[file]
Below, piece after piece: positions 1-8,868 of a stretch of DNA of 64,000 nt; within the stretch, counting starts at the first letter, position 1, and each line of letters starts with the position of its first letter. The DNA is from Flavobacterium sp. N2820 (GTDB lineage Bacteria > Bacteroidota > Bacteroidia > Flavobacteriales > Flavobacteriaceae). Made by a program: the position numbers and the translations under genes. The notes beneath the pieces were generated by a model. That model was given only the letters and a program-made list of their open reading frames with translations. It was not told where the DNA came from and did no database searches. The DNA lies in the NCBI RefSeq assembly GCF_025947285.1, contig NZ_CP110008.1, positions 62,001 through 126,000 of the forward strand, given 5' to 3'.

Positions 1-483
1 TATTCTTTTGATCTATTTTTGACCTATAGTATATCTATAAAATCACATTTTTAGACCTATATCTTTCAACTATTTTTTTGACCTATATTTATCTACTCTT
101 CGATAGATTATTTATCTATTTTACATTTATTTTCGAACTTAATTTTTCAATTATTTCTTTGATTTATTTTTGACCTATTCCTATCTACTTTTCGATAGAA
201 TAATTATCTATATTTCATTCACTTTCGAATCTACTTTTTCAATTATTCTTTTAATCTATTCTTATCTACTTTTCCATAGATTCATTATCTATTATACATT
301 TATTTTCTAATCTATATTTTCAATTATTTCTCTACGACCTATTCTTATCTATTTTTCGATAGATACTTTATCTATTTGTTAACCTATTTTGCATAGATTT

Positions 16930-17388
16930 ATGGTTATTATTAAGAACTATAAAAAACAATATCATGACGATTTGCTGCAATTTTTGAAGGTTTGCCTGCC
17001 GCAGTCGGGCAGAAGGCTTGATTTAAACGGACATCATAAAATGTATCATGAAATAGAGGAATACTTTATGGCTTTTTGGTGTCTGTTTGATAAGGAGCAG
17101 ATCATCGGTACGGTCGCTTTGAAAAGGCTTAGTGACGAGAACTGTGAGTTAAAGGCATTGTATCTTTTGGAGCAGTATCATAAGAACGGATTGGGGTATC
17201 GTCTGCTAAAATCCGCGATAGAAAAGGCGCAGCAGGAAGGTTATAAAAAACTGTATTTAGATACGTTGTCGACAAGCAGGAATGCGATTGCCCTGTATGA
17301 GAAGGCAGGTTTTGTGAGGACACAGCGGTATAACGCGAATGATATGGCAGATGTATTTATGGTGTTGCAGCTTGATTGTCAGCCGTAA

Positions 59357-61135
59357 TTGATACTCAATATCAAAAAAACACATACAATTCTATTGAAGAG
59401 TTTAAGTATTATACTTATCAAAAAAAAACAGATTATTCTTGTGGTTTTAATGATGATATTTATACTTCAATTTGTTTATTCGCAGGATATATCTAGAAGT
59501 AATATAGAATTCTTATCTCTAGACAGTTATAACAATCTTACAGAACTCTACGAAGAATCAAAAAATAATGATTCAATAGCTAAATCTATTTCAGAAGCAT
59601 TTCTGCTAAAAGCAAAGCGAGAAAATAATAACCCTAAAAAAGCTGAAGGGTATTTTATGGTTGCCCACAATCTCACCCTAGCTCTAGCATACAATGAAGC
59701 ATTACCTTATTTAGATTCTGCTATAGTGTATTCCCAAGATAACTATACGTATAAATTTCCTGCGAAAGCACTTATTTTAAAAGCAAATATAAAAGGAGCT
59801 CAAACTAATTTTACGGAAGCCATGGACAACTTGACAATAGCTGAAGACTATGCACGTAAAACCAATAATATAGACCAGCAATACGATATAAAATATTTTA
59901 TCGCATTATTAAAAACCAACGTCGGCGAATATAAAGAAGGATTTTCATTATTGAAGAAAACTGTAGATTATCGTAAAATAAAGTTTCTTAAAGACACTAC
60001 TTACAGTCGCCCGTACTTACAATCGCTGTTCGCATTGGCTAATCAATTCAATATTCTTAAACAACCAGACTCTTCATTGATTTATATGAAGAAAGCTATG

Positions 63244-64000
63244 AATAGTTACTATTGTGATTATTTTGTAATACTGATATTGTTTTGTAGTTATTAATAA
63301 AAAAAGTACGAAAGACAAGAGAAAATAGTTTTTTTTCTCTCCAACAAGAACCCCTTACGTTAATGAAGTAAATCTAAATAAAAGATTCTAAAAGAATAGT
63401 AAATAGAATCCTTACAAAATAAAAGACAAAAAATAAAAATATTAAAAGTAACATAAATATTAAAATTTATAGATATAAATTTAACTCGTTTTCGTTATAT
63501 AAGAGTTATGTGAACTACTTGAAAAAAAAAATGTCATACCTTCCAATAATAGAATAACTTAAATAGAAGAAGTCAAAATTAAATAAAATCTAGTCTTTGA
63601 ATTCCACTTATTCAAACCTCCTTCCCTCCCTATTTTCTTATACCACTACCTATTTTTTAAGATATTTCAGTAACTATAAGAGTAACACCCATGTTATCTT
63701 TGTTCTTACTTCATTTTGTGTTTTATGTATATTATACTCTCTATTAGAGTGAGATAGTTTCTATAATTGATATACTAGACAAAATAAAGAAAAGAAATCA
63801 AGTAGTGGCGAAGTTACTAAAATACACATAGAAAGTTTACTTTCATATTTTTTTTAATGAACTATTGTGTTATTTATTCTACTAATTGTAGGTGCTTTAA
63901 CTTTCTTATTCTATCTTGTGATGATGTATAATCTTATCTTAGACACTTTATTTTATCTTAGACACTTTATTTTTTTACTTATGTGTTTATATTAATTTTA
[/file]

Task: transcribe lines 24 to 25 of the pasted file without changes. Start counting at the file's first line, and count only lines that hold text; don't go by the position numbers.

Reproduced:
63301 AAAAAGTACGAAAGACAAGAGAAAATAGTTTTTTTTCTCTCCAACAAGAACCCCTTACGTTAATGAAGTAAATCTAAATAAAAGATTCTAAAAGAATAGT
63401 AAATAGAATCCTTACAAAATAAAAGACAAAAAATAAAAATATTAAAAGTAACATAAATATTAAAATTTATAGATATAAATTTAACTCGTTTTCGTTATAT